The EJC was amazing but I won’t talk about it at length because I’ve already done so in this blog ad nauseum.  However, it feels good that I have now been a part of a record-setting juggling gathering.  If anything, the EJC proved to me that whatever happens in the world at large, juggling will always be alive and well and a common language for human beings all over the planet.


The Shoebox Tour was of course an uplifting crazy week!  I still can’t even believe it happened.  I met Tempei Arakawa at an aiport, having never met him before in my life.  A week later, we were old friends, having traveled the country together, performing 7 full-length juggling shows.  I thought we brought a real professionalism and class to the tour and all who saw the show remarked at how good our pairing was – our skill sets barely EVER overlapped.  Thanks to Jay and Erik for setting me up with such a good partner!  The tour paid for all of Tempei’s expenses and he really enjoyed everything about America, except for our “tipping” system.  He thought that was quote “very very stupid”.  Tempei, if you’re reading this, a big thank you to you for making the Shoebox Tour such a good time!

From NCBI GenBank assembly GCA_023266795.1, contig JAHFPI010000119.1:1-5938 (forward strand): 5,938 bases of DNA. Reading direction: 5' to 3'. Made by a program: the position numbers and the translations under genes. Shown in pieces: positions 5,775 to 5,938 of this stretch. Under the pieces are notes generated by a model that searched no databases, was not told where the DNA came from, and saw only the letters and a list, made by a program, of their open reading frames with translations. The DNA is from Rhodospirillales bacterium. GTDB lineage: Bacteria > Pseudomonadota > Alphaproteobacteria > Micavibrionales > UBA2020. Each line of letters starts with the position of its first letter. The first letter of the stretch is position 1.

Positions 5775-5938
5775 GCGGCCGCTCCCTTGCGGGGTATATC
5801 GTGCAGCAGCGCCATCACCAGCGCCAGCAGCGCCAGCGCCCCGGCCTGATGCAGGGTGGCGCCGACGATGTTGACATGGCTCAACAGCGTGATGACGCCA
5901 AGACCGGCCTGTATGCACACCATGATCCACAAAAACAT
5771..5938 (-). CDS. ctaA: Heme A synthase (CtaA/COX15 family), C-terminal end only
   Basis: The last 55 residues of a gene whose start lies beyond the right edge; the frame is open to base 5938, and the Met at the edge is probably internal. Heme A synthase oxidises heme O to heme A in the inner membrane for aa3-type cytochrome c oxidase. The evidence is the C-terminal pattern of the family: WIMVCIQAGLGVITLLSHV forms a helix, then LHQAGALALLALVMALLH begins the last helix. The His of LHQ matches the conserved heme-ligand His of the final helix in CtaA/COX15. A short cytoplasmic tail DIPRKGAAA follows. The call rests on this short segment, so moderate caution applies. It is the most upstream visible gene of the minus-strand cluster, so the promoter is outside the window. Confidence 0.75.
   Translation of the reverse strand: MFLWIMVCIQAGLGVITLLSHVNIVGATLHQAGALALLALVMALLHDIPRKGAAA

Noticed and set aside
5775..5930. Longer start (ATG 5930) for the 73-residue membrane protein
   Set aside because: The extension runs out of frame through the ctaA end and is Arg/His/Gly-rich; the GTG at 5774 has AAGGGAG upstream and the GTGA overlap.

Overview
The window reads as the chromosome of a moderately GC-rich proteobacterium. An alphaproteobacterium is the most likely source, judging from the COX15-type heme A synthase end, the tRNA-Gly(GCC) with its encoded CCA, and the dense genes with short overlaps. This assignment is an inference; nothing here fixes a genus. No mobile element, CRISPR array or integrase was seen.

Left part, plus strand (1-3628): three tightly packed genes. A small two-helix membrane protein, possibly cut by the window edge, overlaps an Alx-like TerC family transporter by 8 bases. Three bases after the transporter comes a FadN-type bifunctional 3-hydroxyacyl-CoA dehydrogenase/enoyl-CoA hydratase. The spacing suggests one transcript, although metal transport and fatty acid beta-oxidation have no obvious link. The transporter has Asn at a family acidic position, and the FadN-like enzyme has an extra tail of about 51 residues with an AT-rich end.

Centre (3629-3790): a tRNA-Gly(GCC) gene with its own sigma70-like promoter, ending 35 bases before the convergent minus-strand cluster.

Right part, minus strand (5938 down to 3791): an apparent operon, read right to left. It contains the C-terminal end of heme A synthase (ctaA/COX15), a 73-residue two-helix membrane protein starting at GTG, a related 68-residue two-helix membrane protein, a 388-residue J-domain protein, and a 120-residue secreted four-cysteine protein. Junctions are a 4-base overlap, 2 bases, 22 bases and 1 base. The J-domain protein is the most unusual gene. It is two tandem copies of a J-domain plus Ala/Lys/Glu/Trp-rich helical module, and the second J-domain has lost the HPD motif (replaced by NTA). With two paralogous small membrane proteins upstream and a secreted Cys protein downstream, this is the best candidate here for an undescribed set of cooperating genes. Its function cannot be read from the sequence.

I had some shows and other gigs during the rest of the year but I really don’t need to talk about those.  The major news is that, after talking the talk for years, I finally walked the walk and moved to the center of the universe – New York City.  I’ve been living here off and on, transitioning, since September but only now am I finally truly moved in.  I won’t be returning to my hometown of Pittsburgh for quite a while.  I’m excited for the new challenges the city presents, as well as the boundless opportunities.  I’ve lived away from my birth home many times but this is my first true on-my-own apartment where I pay the rent and utilities all by myself.  At the age of 24, I’m finally really stepping out into the “real world”.  And since life is too short to sit inside a cubicle staring at a computer all day, I’m doing my best to make it as a performer, juggling and acting my way to the top!


I need to take more baths.  When I’m in the bath, I get some of my best ideas!  2008 was really a great year for ideas.  Possibly fueled on by my Shoebox Tour acceptance, my brain went into high gear, thinking about different ways to explore juggling.  2008 brought the “smiley” (half ring and full ring combo), the big version of Tinkertoys (PVC pipes), the “jumper” (not released yet), the Venn Rings (seen on Facebook), as well as the “aquarium” (Shoebox Tour) which got a great response from the 100 or so people who have seen it live!  Videos of these and more devices will be coming out this year so don’t you worry.  I’m very excited for the “jumper”, but still don’t quite have the materials I need to make it a success.  If I come to the IJA this summer, I’ll try to premiere the apparatus there.